“…It will be wise to be cautious taking a trading view. We will not only have to protect our savings, our assets “nominally”, but physically as well….”
Click here to read this article in pdf format: June 4 2012
The loyal reader knows by now that we have been, perhaps since the start of our publication, expecting a dynamic like the one seen last Friday, namely, lower stock prices and a higher gold price. The last time we insisted on such a forecast was on April 9th, under the title “We’re getting closer”. But no, we are not like the oracle of Delphos, supplying pagans with loose predictions. We have been very precise in laying out what the drivers for the upcoming collapse are. At the beginning, in 2009, we were alone (read, for instance, our letter from May 19th, 2009) . Today, we are only one of many to side with this view.
We want to throw a word of caution. Last Friday also, Treasuries ended higher (i.e. yields lower), which means that the status quo, although challenged, is still the status quo. There are now many, including Peter Schiff or George Soros, who assume that from now on and incarnated by the reversal in gold, we start a new phase. This phase would lead us to a crash, followed by unseen amounts of money printing and ending in hyperinflation.
This is a simplistic, 10,000 ft above ground perspective, we think. Undoubtedly, and as per our last two letters, liquidity seems not to be an issue and the intervention of central banks will do little to prevent what we think will be a crash. This crash will be nothing else than the repudiation of the uncertainty provoked by and the misleading nature of zero interest rates, as well as of the increasing financial repression. But exactly for this reason, the status quo will not leave without a fight that will involve more capital controls, price controls, unilateral currency devaluations and a diversity of other interventions.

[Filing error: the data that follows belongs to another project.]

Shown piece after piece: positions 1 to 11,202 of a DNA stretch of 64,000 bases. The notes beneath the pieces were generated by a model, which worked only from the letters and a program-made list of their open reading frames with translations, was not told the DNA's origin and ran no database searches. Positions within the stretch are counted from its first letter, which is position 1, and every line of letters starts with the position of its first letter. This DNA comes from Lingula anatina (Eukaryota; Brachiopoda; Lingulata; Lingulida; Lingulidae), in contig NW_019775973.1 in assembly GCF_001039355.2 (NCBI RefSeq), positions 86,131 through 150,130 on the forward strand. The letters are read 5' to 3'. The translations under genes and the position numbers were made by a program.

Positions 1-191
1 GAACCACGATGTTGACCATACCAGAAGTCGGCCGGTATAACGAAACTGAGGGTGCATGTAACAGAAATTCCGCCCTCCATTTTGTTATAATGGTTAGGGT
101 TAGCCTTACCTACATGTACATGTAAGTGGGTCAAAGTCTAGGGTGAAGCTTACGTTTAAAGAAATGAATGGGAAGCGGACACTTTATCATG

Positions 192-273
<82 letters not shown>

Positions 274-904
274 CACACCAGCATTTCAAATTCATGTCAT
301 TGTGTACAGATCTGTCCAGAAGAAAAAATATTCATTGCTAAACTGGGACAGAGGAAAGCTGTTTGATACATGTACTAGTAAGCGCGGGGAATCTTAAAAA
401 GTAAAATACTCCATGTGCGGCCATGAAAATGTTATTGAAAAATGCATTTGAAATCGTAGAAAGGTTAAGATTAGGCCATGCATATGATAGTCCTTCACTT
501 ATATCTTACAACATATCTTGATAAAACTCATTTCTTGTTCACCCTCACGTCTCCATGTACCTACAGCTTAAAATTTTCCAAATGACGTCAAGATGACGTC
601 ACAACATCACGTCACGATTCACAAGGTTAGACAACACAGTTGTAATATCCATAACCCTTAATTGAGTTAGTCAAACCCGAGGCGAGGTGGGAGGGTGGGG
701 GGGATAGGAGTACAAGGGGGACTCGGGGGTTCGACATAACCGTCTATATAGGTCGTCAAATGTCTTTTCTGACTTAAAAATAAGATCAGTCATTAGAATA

On this basis, we think it will be wise to be cautious taking a trading view. We will not only have to protect our savings, our assets “nominally”, but physically as well. Coming from Argentina, we have the dubious benefit of knowing a thing or two about this, but it may not be all that handy. After all, the developed world has its own methods and (going by the experience in the manipulation of the price of gold) one of them is the manipulation of prices via the futures markets.
In the futures market, prices can be affected on an unfunded basis, that is…without actually having to own an asset or all the cash to own it. As long as futures markets exist and regulators impose a risk weight on the assets that serve as collateral, the defenders of the status quo will have a tool to inflict pain on those who want to seek refuge in real assets. Therefore, it is valid to ask what could bring the collapse of the futures markets. High inflation would be one of the factors, but in our view, it is a longer term one. A simple answer to the question is this: Futures markets will collapse when an asset that was supposed to be delivered, cannot be delivered in the quantities and at the time it was going to be delivered. Most likely, due to the failure of a big counterparty, followed by that of the corresponding clearinghouse. This event, if it takes place and we think there is an increasing likelihood that it will, will really boost the flight from nominal to real capital.
Why do we think there might be an increasing likelihood of it happening? Because it would be the unintended consequence of the same manipulative actions governments are taking to affect spot prices. As these manipulations increase, their unintended consequence is more likely to occur, just like it did happen to the derivatives position of a well-known, global bank.
With these words of caution, we can only add that the future weeks, months, will be horribly volatile and that one will have to sit tight, and on the margin, move nominal capital to real capital at each opportunity. Policy makers believe they are still in control, but they are not. And by the time they find out, it will be too late for us to take any protective measures. The European periphery, for all practical purposes, is already out of the Euro zone. The US, for all practical purposes, is insolvent. The creditor countries of the world, for all practical purposes, are heading towards deception, as they find out that their mercantilist view of reserves management has destroyed wealth and misallocated capital. The Middle East, for all practical purposes, is heading towards complete anarchy and the commodity countries likeCanadaorAustralia, have left their fate in the hands of hope, unable to steer a course on their own, at the mercy of global capital flows…and hope is seldom a good strategy.